It usually doesn't take long to watch a movie and figure out who the villain is. In pop culture, our villains are pretty cut-and-dried. They care about no one. They engage in acts that willfully hurt innocent people. If they have a chance to harm more people or inflict greater pain, they take it. They're also usually the less-attractive star of the movie, if you're really searching for a clue.
But in real life, evil seems much less clear. Naturally, people in different cultures -- and even within them -- have their own take on evil. If you're not buying it, imagine yourself on a jury. You have to decide if a criminal's horrid and debased actions deserve a harsh sentence, or if they deserve the harshest sentence. And what you see as the worst action -- just for an example, shooting a child -- might strike someone else as less evil than torturing an adult to death.
That's one reason that forensic psychiatrist Dr. Michael Welner is conducting a survey to determine a baseline for "depravity" in the criminal justice system. It hopes to establish a standard for how juries can determine depravity and eliminate bias in sentencing. In the United States and other nations, a particularly harsh sentence can be given to those who have committed acts the jury sees as especially heinous. Welner's site, DepravityScale.Org, invites people to take a survey that asks you to decide, for instance, whether intentionally disfiguring someone is more or less depraved than intentionally hurting a lot of people.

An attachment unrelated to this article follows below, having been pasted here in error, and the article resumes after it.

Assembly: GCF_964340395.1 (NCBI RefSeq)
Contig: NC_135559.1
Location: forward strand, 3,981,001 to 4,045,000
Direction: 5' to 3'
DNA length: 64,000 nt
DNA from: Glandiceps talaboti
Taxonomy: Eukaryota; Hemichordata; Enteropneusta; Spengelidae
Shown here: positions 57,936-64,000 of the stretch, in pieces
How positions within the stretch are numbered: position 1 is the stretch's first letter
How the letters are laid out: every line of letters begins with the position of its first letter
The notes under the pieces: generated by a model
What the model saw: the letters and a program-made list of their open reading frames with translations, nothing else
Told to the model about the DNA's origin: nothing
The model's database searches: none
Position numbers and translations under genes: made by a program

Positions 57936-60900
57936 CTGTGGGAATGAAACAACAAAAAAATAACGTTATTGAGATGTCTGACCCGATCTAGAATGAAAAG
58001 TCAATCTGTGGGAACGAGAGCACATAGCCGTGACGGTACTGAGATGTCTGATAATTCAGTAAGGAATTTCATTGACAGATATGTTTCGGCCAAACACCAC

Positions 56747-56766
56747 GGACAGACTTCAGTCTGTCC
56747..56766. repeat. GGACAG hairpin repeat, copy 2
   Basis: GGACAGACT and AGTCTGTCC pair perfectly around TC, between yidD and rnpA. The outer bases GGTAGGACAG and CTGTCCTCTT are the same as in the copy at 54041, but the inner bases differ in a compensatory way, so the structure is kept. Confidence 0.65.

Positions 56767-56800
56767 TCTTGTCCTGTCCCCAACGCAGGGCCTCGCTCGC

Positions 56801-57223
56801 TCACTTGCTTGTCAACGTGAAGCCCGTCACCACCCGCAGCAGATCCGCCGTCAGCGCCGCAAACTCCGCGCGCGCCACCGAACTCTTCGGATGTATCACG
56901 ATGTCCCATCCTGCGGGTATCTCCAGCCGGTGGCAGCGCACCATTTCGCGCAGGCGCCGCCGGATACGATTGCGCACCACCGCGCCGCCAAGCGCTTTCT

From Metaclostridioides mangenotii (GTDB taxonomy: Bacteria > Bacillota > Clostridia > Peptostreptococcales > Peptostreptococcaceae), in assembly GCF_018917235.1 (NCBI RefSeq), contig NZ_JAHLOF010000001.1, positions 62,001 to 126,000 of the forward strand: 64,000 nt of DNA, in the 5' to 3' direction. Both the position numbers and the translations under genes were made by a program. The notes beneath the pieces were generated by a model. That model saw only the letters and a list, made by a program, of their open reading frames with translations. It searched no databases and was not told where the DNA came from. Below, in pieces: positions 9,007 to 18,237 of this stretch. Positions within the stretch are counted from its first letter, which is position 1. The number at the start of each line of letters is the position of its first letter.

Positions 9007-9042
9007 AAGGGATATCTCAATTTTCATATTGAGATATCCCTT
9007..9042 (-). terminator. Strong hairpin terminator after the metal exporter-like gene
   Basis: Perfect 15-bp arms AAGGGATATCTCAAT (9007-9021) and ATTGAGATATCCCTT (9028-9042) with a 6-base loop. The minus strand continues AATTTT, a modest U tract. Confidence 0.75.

And this brings us right back to intellect. Could any act that much of society sees as unconscionable be considered "intelligent," considering the consequences of the action and the enormous social stigma attached?
We might not ever know if intelligence is inherent in evil, but perhaps we can at least determine how it's categorized and punished in our society.